Home > Inferno (Robert Langdon #4)(24)

Inferno (Robert Langdon #4)(24)
Author: Dan Brown

“Very well.” The provost lifted his pen to make notes. “And to whom shall I deliver it?”

“To the silver-haired devil.”

The provost glanced up. “A gift for your tormentor?”

“More of a thorn in her side.” His eyes flashed wildly. “A clever little barb fashioned from a bone. She will discover it is a map … her own personal Virgil … an escort to the center of her own private hell.”

The provost studied him for a long moment. “As you wish. Consider it done.”

“The timing will be critical,” the man urged. “The gift should not be delivered too soon. You must keep it hidden until …” He paused, suddenly lost in thought.

“Until when?” the provost prodded.

The man stood abruptly and walked over behind the provost’s desk, grabbing a red marker and frantically circling a date on the provost’s personal desk calendar. “Until this day.”

The provost set his jaw and exhaled, swallowing his displeasure at the man’s brazenness. “Understood,” the provost said. “I will do nothing until the circled day, at which time the object in the safe-deposit box, whatever it may be, will be delivered to the silver-haired woman. You have my word.” He counted the days on his calendar until the awkwardly circled date. “I will carry out your wishes in precisely fourteen days from now.”

“And not one day before!” the client admonished feverishly.

“I understand,” the provost assured. “Not a day before.”

The provost took the envelope, slid it into the man’s file, and made the necessary notations to ensure that his client’s wishes were followed precisely. While his client had not described the exact nature of the object in the safe-deposit box, the provost preferred it this way. Detachment was a cornerstone of the Consortium’s philosophy. Provide the service. Ask no questions. Pass no judgment.

The client’s shoulders softened and he exhaled heavily. “Thank you.”

“Anything else?” the provost had asked, eager to rid himself of his transformed client.

“Yes, actually, there is.” He reached into his pocket and produced a small, crimson memory stick. “This is a video file.” He laid the memory stick in front of the provost. “I would like it uploaded to the world media.”

The provost studied the man curiously. The Consortium often mass-distributed information for clients, and yet something about this man’s request felt disconcerting. “On the same date?” the provost asked, motioning at the scrawled circle on his calendar.

“Same exact date,” the client replied. “Not one moment before.”

“Understood.” The provost tagged the red memory stick with the proper information. “So that’s it, then?” He stood up, attempting to end the meeting.

His client remained seated. “No. There is one final thing.”

The provost sat back down.

The client’s green eyes were looking almost feral now. “Shortly after you deliver this video, I will become a very famous man.”

You are already a famous man, the provost had thought, considering his client’s impressive accomplishments.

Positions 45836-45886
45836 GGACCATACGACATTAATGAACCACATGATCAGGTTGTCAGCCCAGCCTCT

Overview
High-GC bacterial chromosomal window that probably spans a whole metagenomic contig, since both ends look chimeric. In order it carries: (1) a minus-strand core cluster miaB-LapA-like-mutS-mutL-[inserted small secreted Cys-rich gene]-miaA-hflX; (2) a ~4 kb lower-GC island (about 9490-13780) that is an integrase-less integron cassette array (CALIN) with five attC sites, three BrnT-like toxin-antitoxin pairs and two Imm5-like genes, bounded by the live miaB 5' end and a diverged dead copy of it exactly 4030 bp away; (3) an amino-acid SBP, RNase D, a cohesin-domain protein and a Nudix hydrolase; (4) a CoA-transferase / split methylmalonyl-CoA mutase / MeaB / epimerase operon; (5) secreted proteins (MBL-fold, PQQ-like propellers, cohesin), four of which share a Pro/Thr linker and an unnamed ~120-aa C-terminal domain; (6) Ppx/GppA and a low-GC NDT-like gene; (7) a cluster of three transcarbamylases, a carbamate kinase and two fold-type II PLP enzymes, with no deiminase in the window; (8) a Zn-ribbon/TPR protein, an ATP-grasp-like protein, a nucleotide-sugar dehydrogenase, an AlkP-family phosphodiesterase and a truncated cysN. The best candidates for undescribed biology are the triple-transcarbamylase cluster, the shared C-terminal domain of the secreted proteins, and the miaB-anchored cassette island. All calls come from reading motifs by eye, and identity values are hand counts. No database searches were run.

“And you will deserve some of the credit,” the man said. “The service you have provided has enabled me to create my masterpiece … an opus that is going to change the world. You should be proud of your role.”

“Whatever your masterpiece is,” the provost said with growing impatience, “I’m pleased you have had the privacy required to create it.”

“As a show of thanks, I’ve brought you a parting gift.” The unkempt man reached into his bag. “A book.”

The provost wondered if perhaps this book was the secret opus the client had been working on for all this time. “And did you write this book?”

“No.” The man heaved a massive tome up onto the table. “Quite to the contrary … this book was written for me.”

Puzzled, the provost eyed the edition his client had produced. He thinks this was written for him? The volume was a literary classic … written in the fourteenth century.

“Read it,” the client urged with an eerie smile. “It will help you understand all I have done.”

With that, the unkempt visitor had stood up, said good-bye, and abruptly departed. The provost watched through his office window as the man’s helicopter lifted off the deck and headed back toward the coast of Italy.

Then the provost returned his attention to the large book before him. With uncertain fingers, he lifted the leather cover and thumbed to the beginning. The opening stanza of the work was written in large calligraphy, taking up the entire first page.


Midway upon the journey of our life

I found myself within a forest dark,

for the straightforward pathway had been lost.

On the opposing page, his client had signed the book with a handwritten message:

My dear friend, thank you for helping me find the path.

The world thanks you, too.

The provost had no idea what this meant, but he’d read enough. He closed the book and placed it on his bookshelf. Thankfully, his professional relationship with this strange individual would be over soon. Fourteen more days, the provost thought, turning his gaze to the wildly scrawled red circle on his personal calendar.

In the days that followed, the provost felt uncharacteristically on edge about this client. The man seemed to have come unhinged. Nonetheless, despite the provost’s intuition, the time passed without incident.

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